Safe Ways to Store Your Diabetes Supplies & Medications

By ADW|2016-08-31T09:49:40-04:00Updated: August 28th, 2012|Diabetes Management|0 Comments
  • Test Strips, Glucose Meter and Insulin Injections

Safely storing diabetes medication and supplies ensures they work when you need them. Heat, humidity, artificial light and improper storage methods can minimize the effectiveness of your diabetes medications. Learn how to properly store these essentials so they do their job to keep you healthy.

Beware of Extreme Temperature Changes and Light

Insulin can lose its effectiveness when stored at hot or freezing temperatures. Avoid storing insulin in heated areas such as the car. When insulin is not refrigerated, it should be kept as cool as possible at temperatures between 56°F and 80°F. If you take insulin with you on the road, keep it in a travel case with an ice or gel pack. Never let the insulin directly touch the ice pack.

Keep insulin on the middle shelf of the refrigerator, centered between the front and back of the shelf. Do not store on the refrigerator door since it is exposed to drastic temperature changes. Do not place way in the back where it gets colder. Do not store insulin in the freezer. Never use insulin if it freezes, even after it thaws. Do not use insulin if it reaches over 80 degrees.

Insulin should also be kept away from light. Avoid exposing insulin and diabetes medications to direct sunlight, even for brief periods of time. If insulin or medication has been exposed to heat or light and does not look right, don’t use it.

Do Not Use Cloudy Insulin

There are two forms of insulin, solution and suspension (clear and cloudy). If your clear insulin looks cloudy or has particles, do not use it. Cloudy insulin should have an even cloudy appearance after gentle rolling or tipping with no particles.

Watch the Expiration Dates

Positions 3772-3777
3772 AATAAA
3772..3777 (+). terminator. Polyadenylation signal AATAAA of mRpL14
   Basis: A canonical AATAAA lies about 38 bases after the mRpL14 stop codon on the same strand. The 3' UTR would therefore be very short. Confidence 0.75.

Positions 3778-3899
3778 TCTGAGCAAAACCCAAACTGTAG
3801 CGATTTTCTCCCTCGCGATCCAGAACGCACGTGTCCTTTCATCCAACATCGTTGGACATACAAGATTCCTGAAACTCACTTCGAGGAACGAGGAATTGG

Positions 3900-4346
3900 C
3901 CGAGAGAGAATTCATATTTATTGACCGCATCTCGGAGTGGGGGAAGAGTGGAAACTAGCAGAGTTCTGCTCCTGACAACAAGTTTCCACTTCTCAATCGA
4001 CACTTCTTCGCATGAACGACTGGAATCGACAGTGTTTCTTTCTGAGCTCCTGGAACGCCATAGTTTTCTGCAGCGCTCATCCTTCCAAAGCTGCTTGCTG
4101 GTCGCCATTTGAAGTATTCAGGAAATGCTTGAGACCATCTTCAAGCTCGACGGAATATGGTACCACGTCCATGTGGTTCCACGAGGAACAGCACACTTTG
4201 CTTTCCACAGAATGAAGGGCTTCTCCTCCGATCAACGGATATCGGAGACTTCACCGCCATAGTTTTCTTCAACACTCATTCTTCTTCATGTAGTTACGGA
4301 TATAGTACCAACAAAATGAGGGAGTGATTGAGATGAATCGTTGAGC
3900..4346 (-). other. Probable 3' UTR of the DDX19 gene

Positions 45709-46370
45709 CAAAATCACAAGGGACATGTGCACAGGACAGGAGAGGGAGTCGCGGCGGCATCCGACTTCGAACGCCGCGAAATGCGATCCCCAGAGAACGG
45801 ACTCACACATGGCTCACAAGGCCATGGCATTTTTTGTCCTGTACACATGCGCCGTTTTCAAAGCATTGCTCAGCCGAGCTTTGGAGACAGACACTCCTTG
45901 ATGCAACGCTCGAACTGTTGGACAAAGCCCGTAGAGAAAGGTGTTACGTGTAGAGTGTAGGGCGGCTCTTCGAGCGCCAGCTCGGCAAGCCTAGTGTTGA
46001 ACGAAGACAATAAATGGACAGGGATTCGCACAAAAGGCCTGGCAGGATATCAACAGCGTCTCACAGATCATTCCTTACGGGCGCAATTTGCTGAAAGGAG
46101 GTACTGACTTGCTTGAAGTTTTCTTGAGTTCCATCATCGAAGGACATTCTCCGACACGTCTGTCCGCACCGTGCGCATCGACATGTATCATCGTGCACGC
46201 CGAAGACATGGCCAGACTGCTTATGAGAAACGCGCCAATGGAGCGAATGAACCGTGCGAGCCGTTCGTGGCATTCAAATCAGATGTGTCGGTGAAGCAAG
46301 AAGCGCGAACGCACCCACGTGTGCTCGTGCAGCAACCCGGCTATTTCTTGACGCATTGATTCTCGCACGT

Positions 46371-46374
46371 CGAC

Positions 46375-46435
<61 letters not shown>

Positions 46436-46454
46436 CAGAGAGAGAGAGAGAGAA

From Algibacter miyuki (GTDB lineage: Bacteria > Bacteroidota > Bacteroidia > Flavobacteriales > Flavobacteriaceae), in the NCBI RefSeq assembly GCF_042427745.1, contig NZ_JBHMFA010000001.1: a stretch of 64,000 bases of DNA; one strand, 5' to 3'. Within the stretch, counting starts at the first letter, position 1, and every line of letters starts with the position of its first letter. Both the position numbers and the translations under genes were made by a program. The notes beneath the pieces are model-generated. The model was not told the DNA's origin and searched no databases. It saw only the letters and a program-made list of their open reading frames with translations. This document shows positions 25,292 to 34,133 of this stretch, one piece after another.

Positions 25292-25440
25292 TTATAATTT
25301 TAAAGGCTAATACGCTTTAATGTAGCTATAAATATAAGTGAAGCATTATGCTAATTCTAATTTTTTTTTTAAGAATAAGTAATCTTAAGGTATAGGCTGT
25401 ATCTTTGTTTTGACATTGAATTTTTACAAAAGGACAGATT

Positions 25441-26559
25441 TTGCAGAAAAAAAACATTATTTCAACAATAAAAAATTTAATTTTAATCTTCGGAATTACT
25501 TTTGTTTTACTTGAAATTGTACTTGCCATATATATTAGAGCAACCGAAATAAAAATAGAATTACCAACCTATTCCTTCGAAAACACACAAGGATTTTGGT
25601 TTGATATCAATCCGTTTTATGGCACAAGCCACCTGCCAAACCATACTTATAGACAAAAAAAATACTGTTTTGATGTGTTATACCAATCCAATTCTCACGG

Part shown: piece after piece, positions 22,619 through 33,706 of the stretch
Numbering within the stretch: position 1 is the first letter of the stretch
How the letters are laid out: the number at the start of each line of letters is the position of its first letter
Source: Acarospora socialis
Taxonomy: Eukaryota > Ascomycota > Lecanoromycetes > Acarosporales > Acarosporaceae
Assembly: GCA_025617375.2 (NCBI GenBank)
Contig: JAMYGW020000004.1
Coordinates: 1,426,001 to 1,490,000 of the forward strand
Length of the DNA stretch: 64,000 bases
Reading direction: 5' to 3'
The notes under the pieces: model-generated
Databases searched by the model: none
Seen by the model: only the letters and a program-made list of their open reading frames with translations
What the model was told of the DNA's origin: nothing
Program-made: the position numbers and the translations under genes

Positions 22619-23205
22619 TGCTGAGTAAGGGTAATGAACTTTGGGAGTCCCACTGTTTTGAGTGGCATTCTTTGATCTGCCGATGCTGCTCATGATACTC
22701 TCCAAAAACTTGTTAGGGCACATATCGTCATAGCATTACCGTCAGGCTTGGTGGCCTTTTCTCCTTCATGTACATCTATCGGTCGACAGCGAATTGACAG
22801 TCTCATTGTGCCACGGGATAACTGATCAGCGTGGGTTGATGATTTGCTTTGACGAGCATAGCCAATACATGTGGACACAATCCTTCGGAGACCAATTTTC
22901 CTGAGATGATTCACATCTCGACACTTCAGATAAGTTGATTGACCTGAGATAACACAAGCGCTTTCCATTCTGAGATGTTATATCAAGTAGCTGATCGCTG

Keep unused bottles, pens or cartridges of insulin in the refrigerator at temperatures between 36°F and 46°F. Check the expiration dates before using insulin to make sure it is still good. If it is past the expiration date, discard the insulin. Opened insulin is only good for a limited time approximately one month. Check for specific time limits.

Storing Diabetes Medication – Avoid the Bathroom

Be aware of heat and humidity in the bathroom that can minimize the effectiveness of your diabetes medication. Don’t store medications in the bathroom. Steer clear of using the medicine cabinet, one of the worst places to store pills. Keep diabetes supplies in a temperature-controlled environment. Pill storage boxes keep medicines dry and safe. Make sure medicines are tightly closed at all times.

Diabetes testing supplies should be kept at room temperature. Make sure they remain sealed until you use them. Wash your hands before testing and properly dispose of used supplies immediately.

Outdated diabetes medications lose their potency. Always check expiration dates before taking any medication. Use an organizer to make it easier to stay aware of expiration dates. Never take outdated medications or use outdated testing strips.

You depend on your diabetes supplies and medications to maintain proper blood sugar levels and stay healthy. Know the rules for storage so your supplies are always fresh and effective. Be aware of expiration dates and safely dispose of outdated medications.

About the Author: ADW

ADW Diabetes is a diabetic supply mail order company that is dedicated to keeping diabetes management affordable. ADW takes a leading role in offering free diabetic education through Destination Diabetes, an informational component of the ADW website featuring tips and advice from diabetes and nutrition experts, diabetic recipes and more.

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